There are a number of species of calathea plants available for indoor use. They include:
- Calathea lancifolia
- Calathea ornata
- Calathea roseopicta
- Calathea rufibarba
- Calathea makoyana
- Calathea orbifolia
Calathea plants are also known by more common names such as cathedral plants, peacock plants, zebra plants, rattlesnake plants and prayer plants.
- Indirect light – Calathea plants need bright, but not direct, sunlight to grow. This is because they grow on the floor of jungles and forests where they get limited light through the tops of the trees. In fact, direct sunlight will burn the leaves of a Calathea plant and cause it to lose its vibrant colors.
- Limited water – Use distilled water or water that has been purified in some way to water Calathea plants. Calathea like to have moist soil or planting substances, but not soggy. They do not want lots of water, as it can drown them. When you water a Calathea plant, do not water it so much that the plant ends up sitting in standing water.
- Temperature – Calathea plants do not like the cold very much. They are from tropical areas of the world and prefer temperatures between 65-80 degrees. Temperatures above and below that can cause damage to the plant, first evident in the curling of the leaves.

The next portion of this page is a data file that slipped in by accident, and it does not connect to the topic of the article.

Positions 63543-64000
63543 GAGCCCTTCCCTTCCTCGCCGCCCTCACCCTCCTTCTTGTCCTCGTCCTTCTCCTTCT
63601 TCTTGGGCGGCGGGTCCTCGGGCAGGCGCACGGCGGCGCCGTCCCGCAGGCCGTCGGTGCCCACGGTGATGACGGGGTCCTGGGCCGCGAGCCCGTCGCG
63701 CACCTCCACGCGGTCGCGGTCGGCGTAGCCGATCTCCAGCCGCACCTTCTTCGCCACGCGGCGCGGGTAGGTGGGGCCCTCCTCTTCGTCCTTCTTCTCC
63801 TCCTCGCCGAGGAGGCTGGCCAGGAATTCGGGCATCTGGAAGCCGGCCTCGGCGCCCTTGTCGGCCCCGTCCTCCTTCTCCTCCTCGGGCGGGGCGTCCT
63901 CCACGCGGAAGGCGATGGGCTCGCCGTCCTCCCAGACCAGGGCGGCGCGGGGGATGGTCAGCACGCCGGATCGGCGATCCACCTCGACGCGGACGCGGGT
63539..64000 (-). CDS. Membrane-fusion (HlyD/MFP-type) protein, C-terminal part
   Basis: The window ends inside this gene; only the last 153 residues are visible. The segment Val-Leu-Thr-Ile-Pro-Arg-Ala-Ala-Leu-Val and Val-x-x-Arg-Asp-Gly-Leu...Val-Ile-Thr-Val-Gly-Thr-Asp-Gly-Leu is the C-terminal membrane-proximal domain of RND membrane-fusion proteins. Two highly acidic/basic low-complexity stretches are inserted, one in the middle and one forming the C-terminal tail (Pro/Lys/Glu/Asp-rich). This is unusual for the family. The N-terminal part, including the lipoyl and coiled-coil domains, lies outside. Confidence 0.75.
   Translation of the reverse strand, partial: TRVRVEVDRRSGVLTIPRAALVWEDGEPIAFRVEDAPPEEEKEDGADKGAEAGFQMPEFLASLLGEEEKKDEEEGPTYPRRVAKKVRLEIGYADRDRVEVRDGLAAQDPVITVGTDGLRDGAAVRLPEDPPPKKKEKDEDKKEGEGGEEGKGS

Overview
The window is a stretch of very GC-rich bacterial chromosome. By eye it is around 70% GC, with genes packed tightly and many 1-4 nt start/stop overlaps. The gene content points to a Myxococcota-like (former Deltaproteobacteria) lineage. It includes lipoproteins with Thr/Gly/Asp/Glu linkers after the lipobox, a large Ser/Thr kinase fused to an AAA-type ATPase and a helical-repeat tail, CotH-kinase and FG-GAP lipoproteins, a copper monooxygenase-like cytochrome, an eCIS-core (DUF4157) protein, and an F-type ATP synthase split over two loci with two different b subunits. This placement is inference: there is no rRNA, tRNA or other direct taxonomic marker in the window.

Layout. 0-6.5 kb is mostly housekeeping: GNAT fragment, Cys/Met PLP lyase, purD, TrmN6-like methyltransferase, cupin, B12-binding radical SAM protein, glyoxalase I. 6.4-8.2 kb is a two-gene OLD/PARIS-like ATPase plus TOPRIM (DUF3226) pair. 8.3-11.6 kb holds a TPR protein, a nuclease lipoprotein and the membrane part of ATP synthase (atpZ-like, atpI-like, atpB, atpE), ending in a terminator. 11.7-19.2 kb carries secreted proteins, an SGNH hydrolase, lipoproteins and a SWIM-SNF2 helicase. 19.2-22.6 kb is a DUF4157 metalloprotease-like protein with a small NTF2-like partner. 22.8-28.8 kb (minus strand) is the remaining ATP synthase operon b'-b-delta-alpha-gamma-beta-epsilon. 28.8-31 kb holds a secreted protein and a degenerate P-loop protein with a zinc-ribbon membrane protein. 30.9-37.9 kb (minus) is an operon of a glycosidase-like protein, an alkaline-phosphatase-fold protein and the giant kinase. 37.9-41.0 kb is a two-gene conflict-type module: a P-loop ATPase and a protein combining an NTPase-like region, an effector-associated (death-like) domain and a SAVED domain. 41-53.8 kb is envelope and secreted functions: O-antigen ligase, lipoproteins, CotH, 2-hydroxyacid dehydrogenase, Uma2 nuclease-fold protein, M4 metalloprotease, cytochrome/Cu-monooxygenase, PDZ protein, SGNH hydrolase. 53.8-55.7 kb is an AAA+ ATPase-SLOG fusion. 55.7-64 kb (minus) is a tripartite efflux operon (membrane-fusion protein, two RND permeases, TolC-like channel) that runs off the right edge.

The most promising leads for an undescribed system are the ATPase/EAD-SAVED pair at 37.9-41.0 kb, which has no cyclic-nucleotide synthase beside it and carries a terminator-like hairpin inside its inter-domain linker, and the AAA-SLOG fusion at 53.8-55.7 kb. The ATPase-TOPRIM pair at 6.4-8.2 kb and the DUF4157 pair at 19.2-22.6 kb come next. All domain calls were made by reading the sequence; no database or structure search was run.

- Humidity – Calathea, again due to where they grow naturally, tend to prefer humid areas. They can absorb moisture through the air via the wide, green, leaves that are common for the plant.
- Fertilizer – Calathea do not need a lot of fertilizing, but they will flower and do well with standard houseplant fertilizer during spring, summer and fall. They especially need fertilization during periods of growth and flowering.
- Pruning – The great news about the Calathea is that it doesn’t need pruning other than the removal of brown or yellowed leaves.
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Pot not included